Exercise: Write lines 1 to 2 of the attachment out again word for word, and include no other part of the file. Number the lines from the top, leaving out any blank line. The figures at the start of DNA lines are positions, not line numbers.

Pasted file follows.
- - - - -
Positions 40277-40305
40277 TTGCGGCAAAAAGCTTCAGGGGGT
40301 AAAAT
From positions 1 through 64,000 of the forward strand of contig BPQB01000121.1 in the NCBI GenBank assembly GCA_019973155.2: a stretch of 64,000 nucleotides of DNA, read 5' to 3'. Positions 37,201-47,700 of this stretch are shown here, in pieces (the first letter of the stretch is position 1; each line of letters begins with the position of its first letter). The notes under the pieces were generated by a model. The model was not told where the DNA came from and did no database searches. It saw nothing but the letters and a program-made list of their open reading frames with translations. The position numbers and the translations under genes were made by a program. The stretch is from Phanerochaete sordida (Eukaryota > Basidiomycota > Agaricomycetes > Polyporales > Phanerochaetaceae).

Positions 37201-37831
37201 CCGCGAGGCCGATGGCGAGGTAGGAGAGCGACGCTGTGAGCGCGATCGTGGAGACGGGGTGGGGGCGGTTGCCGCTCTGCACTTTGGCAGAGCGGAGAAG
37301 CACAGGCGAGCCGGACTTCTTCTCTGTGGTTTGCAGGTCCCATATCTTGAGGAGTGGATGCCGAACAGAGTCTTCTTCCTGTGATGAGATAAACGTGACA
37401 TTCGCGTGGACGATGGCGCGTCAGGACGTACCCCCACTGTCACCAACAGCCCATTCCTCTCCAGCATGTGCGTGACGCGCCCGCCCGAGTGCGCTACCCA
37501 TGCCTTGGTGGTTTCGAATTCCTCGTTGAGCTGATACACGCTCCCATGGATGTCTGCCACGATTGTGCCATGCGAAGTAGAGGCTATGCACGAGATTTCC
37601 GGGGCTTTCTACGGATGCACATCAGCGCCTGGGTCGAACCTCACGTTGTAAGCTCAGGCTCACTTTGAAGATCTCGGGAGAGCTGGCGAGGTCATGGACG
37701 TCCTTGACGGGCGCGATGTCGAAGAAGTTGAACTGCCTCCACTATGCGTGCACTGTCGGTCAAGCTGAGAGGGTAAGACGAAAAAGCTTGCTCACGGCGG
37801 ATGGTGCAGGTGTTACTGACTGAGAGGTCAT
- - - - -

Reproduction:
Positions 40277-40305
40277 TTGCGGCAAAAAGCTTCAGGGGGT